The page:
3Felurian
jul 6, 2014, 12:47am

The Alchemist sounds interesting and I've heard a little chatter to that effect.

I'll pass on the third, the first . . . maybe, but it's a long shot. Probably not.

4timspalding
jul 6, 2014, 1:46am

Pickety might be a good choice.

5RuthieD
jul 7, 2014, 4:03pm

Nothing too worthy... I had to give up on the Penelopiad:-(

6kiparsky
jul 8, 2014, 2:33am

>4 timspalding: It's pretty dense reading, and a lot of pages. Definitely not light reading, though to give him his due, the writing is admirably clear considering the difficulty of the material.

By way of nonfiction, I'd nominate two history books: We All Got History and A Midwife's Tale. Both are similar, in that each looks to uncover a lot of history from the writings of one member of a marginalized community. In the case of We All Got History, the source text is a 50-year weather journal kept by a free black man in the American North from the mid 1850s to the early 1900s. The latter draws from the diary of a midwife in the immediately post-revolutionary US. I've read the former and was quite impressed both by the writing and by the scholarship, and the latter comes highly recommended on both counts as well.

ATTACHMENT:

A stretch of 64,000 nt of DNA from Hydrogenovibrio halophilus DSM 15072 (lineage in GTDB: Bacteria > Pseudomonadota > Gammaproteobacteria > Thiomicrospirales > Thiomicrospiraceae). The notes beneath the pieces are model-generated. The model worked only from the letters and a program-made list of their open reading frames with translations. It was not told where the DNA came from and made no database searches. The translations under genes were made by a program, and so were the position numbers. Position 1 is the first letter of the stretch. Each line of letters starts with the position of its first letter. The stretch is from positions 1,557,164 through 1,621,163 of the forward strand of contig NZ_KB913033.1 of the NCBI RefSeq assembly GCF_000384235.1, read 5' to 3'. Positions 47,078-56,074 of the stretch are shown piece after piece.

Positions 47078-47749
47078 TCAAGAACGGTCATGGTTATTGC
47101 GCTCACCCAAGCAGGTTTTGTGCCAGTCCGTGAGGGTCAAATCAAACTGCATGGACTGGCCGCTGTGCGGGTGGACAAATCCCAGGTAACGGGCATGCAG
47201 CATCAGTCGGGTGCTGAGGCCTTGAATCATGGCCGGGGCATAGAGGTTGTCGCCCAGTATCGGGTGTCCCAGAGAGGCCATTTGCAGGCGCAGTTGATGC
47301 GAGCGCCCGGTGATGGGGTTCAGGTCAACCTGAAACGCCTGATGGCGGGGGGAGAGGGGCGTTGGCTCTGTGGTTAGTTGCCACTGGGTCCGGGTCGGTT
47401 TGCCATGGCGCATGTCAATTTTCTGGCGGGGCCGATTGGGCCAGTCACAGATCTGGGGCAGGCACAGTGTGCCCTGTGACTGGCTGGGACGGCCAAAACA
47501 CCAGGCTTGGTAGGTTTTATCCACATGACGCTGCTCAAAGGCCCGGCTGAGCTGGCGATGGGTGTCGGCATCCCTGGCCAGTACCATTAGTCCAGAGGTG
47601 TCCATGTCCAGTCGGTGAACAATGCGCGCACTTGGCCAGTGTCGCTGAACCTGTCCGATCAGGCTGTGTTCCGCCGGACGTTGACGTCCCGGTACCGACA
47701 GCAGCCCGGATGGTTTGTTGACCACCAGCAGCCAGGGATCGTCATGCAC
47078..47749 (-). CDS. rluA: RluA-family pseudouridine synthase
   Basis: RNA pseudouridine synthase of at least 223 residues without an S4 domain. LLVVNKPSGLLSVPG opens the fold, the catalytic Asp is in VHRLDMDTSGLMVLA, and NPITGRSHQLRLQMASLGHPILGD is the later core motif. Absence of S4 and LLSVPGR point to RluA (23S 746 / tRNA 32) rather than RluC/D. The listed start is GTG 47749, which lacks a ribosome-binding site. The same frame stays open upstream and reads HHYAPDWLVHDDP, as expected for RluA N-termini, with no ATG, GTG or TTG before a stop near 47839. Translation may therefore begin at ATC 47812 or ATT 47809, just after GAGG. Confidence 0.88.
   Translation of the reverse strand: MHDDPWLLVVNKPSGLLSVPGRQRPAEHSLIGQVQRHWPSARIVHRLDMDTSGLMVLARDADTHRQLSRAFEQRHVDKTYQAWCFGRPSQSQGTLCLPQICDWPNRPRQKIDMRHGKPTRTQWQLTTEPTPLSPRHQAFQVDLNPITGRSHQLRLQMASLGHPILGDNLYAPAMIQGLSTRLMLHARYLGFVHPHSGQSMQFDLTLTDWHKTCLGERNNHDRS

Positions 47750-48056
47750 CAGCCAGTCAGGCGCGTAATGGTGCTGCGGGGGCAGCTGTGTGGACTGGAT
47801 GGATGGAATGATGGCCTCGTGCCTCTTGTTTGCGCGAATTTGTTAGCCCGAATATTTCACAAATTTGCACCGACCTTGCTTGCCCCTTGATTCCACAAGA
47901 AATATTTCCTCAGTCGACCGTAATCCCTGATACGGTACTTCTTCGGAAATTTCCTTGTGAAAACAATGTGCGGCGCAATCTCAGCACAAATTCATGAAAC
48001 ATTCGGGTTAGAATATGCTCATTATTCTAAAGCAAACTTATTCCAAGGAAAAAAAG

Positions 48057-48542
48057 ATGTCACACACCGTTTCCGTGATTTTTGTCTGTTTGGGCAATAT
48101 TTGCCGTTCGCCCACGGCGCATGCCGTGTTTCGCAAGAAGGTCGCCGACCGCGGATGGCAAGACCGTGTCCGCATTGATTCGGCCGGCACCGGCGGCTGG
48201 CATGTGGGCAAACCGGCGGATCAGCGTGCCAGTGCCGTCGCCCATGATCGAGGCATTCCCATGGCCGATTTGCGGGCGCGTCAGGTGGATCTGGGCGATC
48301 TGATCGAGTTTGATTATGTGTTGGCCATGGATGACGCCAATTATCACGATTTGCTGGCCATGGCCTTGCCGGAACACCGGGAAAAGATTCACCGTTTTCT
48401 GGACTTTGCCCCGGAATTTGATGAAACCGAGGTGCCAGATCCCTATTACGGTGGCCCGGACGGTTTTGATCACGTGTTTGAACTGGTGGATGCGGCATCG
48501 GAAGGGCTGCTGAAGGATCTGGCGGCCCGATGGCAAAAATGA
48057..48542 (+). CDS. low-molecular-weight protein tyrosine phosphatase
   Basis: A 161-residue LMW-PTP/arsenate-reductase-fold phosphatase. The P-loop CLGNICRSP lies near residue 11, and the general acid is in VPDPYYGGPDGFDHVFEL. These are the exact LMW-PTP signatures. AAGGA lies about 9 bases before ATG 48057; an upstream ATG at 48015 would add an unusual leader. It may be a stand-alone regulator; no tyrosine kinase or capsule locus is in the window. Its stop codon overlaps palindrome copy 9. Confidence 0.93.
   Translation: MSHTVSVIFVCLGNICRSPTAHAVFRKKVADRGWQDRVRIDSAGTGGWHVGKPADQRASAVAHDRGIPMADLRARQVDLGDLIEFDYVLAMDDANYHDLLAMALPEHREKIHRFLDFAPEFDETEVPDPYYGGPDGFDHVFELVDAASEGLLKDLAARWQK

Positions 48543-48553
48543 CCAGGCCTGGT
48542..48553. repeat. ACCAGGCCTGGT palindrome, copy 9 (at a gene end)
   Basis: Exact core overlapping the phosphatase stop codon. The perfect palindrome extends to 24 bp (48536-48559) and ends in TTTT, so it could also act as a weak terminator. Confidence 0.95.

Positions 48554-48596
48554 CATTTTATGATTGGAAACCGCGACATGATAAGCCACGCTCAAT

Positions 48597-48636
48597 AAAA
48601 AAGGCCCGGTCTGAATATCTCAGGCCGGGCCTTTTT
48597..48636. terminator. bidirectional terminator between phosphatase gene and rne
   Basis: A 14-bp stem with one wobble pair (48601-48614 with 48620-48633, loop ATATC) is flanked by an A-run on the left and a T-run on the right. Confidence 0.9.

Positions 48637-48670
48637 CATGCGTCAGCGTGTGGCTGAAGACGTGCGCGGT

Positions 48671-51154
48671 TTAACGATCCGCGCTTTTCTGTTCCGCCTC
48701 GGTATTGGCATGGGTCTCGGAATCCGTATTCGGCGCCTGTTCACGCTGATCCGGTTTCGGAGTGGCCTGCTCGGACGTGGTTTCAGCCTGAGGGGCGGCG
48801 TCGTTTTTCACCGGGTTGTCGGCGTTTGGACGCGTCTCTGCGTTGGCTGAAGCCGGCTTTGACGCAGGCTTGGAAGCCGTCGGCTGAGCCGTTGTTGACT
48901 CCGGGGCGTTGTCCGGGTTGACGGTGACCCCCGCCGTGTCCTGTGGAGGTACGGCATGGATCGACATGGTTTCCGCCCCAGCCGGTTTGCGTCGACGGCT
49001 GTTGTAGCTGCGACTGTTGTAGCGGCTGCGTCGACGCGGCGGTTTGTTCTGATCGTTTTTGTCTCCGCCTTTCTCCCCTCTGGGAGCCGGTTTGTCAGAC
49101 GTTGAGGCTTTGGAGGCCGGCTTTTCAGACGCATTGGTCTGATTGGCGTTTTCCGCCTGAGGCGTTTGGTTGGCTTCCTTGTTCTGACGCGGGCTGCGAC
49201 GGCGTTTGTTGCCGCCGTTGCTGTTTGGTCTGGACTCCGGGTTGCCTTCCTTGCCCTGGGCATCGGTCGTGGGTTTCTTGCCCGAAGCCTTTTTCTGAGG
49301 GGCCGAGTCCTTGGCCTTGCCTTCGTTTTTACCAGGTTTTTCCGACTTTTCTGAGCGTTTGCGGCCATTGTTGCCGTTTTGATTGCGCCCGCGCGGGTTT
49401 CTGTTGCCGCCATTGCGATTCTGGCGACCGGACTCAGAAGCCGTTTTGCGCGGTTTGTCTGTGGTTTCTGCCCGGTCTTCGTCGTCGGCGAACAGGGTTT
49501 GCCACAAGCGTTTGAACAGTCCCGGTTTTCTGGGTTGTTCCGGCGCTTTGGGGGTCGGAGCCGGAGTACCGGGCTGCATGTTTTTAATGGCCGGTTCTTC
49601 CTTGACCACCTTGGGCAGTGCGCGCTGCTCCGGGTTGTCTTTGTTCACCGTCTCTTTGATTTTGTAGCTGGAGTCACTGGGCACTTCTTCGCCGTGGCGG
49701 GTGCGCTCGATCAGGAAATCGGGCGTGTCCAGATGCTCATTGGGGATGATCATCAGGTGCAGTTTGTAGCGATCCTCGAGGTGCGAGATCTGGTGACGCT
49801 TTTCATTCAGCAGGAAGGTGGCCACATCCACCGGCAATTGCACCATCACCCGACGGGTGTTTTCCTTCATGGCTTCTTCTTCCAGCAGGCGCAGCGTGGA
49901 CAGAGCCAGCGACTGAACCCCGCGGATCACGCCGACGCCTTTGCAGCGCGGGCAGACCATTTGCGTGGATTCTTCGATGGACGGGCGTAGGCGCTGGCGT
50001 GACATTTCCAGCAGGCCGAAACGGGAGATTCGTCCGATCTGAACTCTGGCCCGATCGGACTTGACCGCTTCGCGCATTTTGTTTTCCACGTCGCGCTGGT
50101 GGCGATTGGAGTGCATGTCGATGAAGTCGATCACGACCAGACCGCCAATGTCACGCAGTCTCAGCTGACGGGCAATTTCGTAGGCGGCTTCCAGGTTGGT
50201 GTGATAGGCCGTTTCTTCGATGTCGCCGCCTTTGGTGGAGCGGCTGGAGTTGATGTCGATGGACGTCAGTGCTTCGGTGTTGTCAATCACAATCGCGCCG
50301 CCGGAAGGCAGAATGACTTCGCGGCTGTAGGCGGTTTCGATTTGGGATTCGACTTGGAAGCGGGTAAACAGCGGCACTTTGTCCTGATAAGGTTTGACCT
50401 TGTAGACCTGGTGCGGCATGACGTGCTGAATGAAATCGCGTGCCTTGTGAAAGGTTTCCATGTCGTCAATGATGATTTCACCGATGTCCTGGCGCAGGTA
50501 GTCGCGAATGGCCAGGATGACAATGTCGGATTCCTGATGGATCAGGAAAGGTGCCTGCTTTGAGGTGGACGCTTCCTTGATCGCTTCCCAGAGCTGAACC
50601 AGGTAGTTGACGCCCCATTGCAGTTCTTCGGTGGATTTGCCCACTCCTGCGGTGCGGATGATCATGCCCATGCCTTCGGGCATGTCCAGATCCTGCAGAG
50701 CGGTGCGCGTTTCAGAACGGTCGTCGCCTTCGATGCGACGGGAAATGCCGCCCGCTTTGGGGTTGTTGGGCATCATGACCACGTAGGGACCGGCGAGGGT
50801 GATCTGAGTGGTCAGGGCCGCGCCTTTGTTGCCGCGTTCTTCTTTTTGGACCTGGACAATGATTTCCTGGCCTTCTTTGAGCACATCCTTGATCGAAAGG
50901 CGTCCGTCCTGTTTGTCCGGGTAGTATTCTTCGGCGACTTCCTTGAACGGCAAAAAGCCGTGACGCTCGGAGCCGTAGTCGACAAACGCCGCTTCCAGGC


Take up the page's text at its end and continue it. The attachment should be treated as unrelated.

7RuthieD
jul 8, 2014, 5:07am

I'd vote for We all got history. Over here in the UK I'm bombarded with midwives tales ....we're going through a ye olde worlde phase ,with midwifery tales especially.

8RuthieD
jul 8, 2014, 5:14am

But then on checking , finding a copy over here would be nigh on impossible. There's not a spare copy on Bookmooch.